in my opinion..

          • jw

            Anecdotally, I’ve spent most of my life in front of a computer & I’ve never clicked on a single google ad. However, I’ve checked out plenty of stuff I’ve seen on fb or twitter.

  3. Bill

    JW – You are absolutely right in your praise of Facebook’s achievements but using them as the core of a response to people who are displeased about these recent events rings the bell of irrelevancy to that criticism. One thing has nothing to do with the other. Are people supposed to grant Facebook a free pass simply because of their achievements? No, of course not. …And asking “what have you created?” is equally irrelevant (and more than a bit snarky). As an example, I once worked for a man who was a terrible people manager, did terrible things to his employees and when faced with them, his family tried saying “But look at his many achievements!!!” while ignoring the criticism itself. True – he had achieved many things (and had received much praise for them) but what did that have to do with this his being a terrible boss? Case closed.

    • jw

      I didn’t necessarily read the news article as criticism, even though it’s kind of worded as such. I was responding directly to Paul(2)’s comment about shorting the stock, which is up 25% over IPO right now, is growing healthily, & will likely be the next stock added to the S&P500. If you’re waiting to short FB, I sure as hell don’t want you managing my investments. All of the pundits who were calling FB dead @ $18 (like DMN) are riding criticisms that are, apparently, irrelevant.

      Paul(1) has, in the past, questioned FB’s ability to truly turn a profit advertising. You can’t do that, & also demand that businesses be able to promote themselves for free using the service indefinitely. Around the time they went public, General Motors announced that they were going to quit buying Facebook Ads, but would continue to the Facebook platform to promote their products. Well now they’ll pay to do that, like they were before. I don’t see how anyone can have a problem with that. For this article to be read as critical of Facebook’s supposed new monetization strategy, you have to consider Paul(1) pretty hypocritical.

      To compare Facebook to the man you once worked for who did terrible things to his employees is pretty outrageous, I’d say. What are the awful things that FB is doing to people? Charging them to promote their products? I, personally, haven’t experienced anything awful from Zuckerberg & co.

  4. Lady Miss kier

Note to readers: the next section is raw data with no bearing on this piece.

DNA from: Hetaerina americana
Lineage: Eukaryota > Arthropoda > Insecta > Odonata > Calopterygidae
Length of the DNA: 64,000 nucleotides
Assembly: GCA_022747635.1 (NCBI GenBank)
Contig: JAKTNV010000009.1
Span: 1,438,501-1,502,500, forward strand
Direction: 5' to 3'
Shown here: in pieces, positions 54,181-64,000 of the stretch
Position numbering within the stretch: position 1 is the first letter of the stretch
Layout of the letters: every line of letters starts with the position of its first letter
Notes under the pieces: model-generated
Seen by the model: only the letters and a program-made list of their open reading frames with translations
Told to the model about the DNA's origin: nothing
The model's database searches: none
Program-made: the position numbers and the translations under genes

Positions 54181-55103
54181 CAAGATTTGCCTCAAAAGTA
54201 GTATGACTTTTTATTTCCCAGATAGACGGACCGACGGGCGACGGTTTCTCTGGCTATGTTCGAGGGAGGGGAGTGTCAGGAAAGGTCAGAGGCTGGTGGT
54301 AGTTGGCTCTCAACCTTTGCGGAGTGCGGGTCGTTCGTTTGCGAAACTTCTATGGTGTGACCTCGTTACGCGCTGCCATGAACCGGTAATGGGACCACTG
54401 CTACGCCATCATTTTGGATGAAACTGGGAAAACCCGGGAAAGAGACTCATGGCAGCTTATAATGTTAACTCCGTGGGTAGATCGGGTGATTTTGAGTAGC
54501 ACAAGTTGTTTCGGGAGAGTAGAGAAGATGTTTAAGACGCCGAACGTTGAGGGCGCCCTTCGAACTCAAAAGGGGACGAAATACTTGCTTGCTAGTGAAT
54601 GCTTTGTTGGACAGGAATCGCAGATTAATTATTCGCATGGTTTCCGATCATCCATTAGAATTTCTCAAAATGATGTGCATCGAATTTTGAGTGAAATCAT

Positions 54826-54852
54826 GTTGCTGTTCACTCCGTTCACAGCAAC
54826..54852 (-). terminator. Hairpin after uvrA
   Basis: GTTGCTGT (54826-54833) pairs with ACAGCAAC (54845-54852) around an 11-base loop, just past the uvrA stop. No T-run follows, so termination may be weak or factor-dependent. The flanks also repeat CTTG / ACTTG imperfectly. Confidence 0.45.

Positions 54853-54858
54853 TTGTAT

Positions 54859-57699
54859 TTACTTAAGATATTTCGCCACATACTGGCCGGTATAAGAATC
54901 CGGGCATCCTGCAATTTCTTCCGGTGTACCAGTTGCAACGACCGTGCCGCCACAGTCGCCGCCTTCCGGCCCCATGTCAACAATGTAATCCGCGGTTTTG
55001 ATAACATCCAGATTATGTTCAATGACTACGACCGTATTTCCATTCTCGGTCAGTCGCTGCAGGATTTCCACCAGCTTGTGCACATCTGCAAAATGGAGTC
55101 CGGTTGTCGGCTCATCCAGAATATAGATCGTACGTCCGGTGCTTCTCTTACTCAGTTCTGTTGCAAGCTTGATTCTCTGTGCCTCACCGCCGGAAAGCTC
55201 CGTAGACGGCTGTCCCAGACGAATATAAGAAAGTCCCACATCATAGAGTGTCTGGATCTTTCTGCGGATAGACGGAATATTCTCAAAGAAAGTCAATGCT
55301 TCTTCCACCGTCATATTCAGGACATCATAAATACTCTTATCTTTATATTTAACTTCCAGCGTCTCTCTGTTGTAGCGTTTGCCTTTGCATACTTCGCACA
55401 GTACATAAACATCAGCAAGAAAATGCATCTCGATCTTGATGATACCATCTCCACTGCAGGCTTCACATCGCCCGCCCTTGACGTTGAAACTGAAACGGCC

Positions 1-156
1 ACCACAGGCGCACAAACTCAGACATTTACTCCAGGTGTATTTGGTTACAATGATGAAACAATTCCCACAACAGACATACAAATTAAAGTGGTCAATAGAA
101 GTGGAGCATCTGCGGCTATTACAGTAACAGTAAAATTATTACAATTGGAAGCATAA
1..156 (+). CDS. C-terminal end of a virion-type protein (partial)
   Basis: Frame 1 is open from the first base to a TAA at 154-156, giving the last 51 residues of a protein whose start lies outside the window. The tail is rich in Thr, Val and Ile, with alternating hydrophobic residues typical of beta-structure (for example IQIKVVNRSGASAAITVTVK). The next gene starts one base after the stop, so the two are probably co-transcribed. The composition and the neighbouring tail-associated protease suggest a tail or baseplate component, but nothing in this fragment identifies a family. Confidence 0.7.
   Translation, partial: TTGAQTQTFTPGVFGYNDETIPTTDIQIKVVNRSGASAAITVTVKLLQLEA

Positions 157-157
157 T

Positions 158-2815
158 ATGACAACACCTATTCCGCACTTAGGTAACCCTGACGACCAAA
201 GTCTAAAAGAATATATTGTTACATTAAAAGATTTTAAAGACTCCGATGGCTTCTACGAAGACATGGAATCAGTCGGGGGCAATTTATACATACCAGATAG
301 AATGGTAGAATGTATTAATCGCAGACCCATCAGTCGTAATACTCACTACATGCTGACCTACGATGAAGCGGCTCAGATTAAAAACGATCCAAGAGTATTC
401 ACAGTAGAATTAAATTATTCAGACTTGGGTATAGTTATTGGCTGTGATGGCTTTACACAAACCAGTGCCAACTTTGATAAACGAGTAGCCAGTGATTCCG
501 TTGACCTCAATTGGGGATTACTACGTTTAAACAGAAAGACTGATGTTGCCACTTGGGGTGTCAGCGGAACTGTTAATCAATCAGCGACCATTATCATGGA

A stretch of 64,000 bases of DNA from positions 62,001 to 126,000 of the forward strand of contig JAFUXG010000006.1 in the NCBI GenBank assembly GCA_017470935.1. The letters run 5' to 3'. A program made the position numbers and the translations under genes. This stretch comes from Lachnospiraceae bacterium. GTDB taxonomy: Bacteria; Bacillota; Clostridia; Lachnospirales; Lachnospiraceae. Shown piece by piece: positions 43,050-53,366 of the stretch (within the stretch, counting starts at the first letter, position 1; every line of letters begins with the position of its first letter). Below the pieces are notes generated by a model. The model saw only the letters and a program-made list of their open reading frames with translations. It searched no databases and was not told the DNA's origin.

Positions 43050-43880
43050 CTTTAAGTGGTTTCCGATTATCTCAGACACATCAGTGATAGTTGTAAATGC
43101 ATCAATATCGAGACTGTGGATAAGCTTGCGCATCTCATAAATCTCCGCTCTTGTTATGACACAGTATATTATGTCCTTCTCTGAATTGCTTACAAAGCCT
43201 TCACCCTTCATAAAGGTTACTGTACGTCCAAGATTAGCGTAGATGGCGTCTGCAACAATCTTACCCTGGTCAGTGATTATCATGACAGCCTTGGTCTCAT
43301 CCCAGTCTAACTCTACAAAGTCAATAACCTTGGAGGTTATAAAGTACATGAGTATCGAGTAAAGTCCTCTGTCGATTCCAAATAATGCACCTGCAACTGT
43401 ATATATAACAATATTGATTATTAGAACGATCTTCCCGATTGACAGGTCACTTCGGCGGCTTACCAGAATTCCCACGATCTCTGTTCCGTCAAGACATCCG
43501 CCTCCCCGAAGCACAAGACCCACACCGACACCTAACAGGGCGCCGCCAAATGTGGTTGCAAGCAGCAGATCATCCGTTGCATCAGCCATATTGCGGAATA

facebookers aren’t loyal to any brand ….we ditched friendster nearly overnight because myspace played music …we are only loyal to information flowing from freethinking people. We ditched myspace overnight as soon as it bombarded us on the front page with highly promoted suagarpop and too much advertising in our inbox ? why does Facebook think the same thing won’t happen ? greed …….I predict another mass exodus to a place that allows free speech and minimal adverts. Programmers have a brilliant network to copy from….we dont care who does it as long as it functions the same way facebook started out. infomercials will backfire any site but i suppose since they own our photos ,etc they can use this as a false front for a few years before their advertisers catch on that we’ve left .

    • jw

      People left Friendster for MySpace because MySpace was a quantifiably better service. People left MySpace for Facebook because it was a quantifiably better service.

      Friendster ruled for about a year. MySpace ruled for maybe 2. Facebook has been the go-to social network for… what, like 8 years now? People always talk about leaving Facebook. But there’s always been options. http://en.wikipedia.org/wiki/List_of_social_networking_websites. But the mass exodus hasn’t happened. Why is that? Because Facebook is a better product, even better than Google+. And because people have more invested in Facebook than they ever had invested in MySpace or Friendster. By a long shot.

      The other thing is that Facebook has more than a billion users & most of those late adopters are there to stay. If a million ex-Friendster early adopters moved on to somewhere else, it’s just a drop in the bucket for Facebook. And that service would have an incredibly hard time syphoning late adopters from Facebook.

      The big question is are you still on Facebook? And if so, why?

      • Lady Miss kier

        agreed ..except for the last part…. these sights can easily be replaced by a better model…..facebook has not annoyed us enough to leave…but if they do…we will……just like we left friendster and myspace …as you said…for a BETTER model…..one without advertising shoved in our face ….if that happens…we’ll be gone in a flash….right friendster ?

        • jw

          I don’t think you speak on behalf of a billion people, most of which, like I said, are late adopters there to stay.

          And designing a better facebook? Good luck with that. lmao.

  5. already

    already happening. posts, even on a regular FB page, suddenly were seen only by a small percentage of one’s friends/fans as of 5 or 6 months ago. also now on your FB feed there are at least 2 major ‘promoted’ posts, one always second from top. so in addition to having less of one’s own info go out, one sees less info running across the feed.

    FB has gotten very boring and useless as a tool for getting the word out, or hearing other people’s info. i’m findig i’m posting much much less (from once a day or two) to once a week or two; i’m going on much less, and more actively looking at google +, which seemed dead but might pick up as more people like me leave FB. i’ve also seen others post about this.

    this is exactly what happened to myspace. it was vital, and then it wasn’t. no one saw it coming.

    • Lady Miss kier

      agreed ! greed can kill these sights in a flash…we’re not as stupid as the marketing folks believe….the reason facebook has been appealing is because of uncensored non-corporate information flowing. as that dissapears….so do we.

  6. Anonymous

    there is a new platform similar to Facebook, that will steal all of it’s customers once it takes off so see you later.